A limited entry state waters pollock fishery could ease some of the impending Gulf of Alaska rationalization headaches, but the experimental permits fishing for pollock with non-trawl gear haven’t yet proven their value.

A working group of stakeholders and fisheries officials met for the third and last time on Feb. 18 to discuss adding a limited entry state pollock fishery to Alaska waters for both trawl and non-trawl vessels.

NMFS issues a proposed rule to implement cost recovery fee programs for the Western Alaska Community Development Quota (CDQ) Program for groundfish and halibut, and three limited access privilege programs: The American Fisheries Act (AFA), Aleutian Islands Pollock, and Amendment 80 Programs.

NOAA Fisheries is being asked by the state of Alaska and representatives of the Pribilof Island community of Saint Paul to institute emergency action to lower halibut bycatch in the Bering Sea groundfish fisheries.

The request to Assistant Administrator of NOAA Fisheries Eileen Sobeck came in late December from Central Bering Sea Fishermen’s Association, the city of Saint Paul, the Tribal government of Saint Paul and Tanadguix Corp., an Alaska Native village corporation.

The overall feeling at the meeting seemed to be discontent with a grain of salt. Many fishermen who attended voiced their frustration with the observer program in general. But, many also said that they understand what its purpose is.

That sentiment is nothing new to Martin Lefled, who works with the Alaska Fisheries Science Center, based out of Seattle, and is the director of the observer program in Alaska for the federal fisheries. He says NMFS has received a lot of feedback and it’s listening.

Conscientious chefs, shoppers, and restaurant goers in search of sustainable seafood just got a heap of new options to choose from. The Monterey Bay Aquarium’s highly regarded Seafood Watch program recently announced an unprecedented upgrade in the listing of 21 species of fish caught on the U.S. West Coast. The sustainable seafood ranking program no longer cautions consumers to avoid these species, thanks to improvements to fisheries management in the 14 years following the collapse of the entire West Coast groundfish fishery, when many species were considered dangerously overfished.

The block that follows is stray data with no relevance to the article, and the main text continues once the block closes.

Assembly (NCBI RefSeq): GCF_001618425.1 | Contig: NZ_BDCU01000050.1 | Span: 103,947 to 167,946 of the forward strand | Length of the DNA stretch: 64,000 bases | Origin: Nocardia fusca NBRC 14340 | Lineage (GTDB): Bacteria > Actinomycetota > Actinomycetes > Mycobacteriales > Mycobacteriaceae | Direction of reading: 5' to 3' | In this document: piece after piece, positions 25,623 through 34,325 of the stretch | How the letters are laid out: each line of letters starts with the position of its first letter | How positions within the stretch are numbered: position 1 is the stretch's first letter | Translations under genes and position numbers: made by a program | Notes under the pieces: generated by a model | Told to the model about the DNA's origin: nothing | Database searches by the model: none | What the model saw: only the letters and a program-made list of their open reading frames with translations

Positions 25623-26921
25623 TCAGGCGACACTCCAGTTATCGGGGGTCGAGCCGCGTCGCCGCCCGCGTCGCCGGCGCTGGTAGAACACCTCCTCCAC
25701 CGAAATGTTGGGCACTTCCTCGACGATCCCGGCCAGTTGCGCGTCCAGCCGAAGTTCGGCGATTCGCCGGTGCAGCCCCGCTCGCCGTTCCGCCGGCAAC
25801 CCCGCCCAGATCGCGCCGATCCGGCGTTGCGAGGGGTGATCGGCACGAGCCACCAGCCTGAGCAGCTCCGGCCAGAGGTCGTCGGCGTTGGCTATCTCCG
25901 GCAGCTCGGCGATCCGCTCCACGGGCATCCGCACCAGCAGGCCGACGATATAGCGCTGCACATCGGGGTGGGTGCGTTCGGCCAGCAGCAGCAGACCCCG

The nation’s most influential sustainable-seafood group believes a host of once-troubled West Coast bottom fish are now recovering so well that consumers should seek them out at restaurants and markets.

Marine scientists at the Monterey Bay Aquarium said Tuesday that government regulators and fishermen had made such strides in how they manage and catch 21 species of rockfish, flounder, lingcod and sole that it listed all among the “good” or “best” seafood choices in the new edition of its popular guide.

A federal judge has ordered the National Marine Fisheries Service to prepare a supplemental environmental assessment for the revised marine observer program that was implemented in 2013.

No immediate changes to the program will be made, but Judge Russel Holland found that NMFS did not account for whether it would lose data quality after learning that higher costs would reduce the amount of observer days at sea by more than half compared to what was originally planned.

The National Marine Fisheries Service has published the proposed rule that would allow Bering Sea fishers some flexibility as they target flatfish.

The North Pacific Fishery Management Council created the new regulation in April, which would allow Amendment 80 cooperatives and community development quota entities to exchange harvest quota for three flatfish species — flathead sole, rock sole and yellowfin sole.

Washington, D.C. – Alaskan Congressman Don Young today shared his support for the National Oceanic and Atmospheric Administration’s (NOAA) report reversing its opinion on the status of the Steller Sea Lion, following overbearing National Marine Fisheries Service (NMFS) restrictions that hampered and closed certain Aleutian Islands groundfish fisheries in 2011.

NMFS has taken a reccomendation from the North Pacific Fishery Management Council and tightened halibut bycatch limits for commercial groundfish fishermen in the Gulf of Alaska with plan set to start this year. The Amendment 95 plan will minize halibut bycatch for GOA groundfish fisheries which include pollock, Pacific cod, rockfish and other flatfish.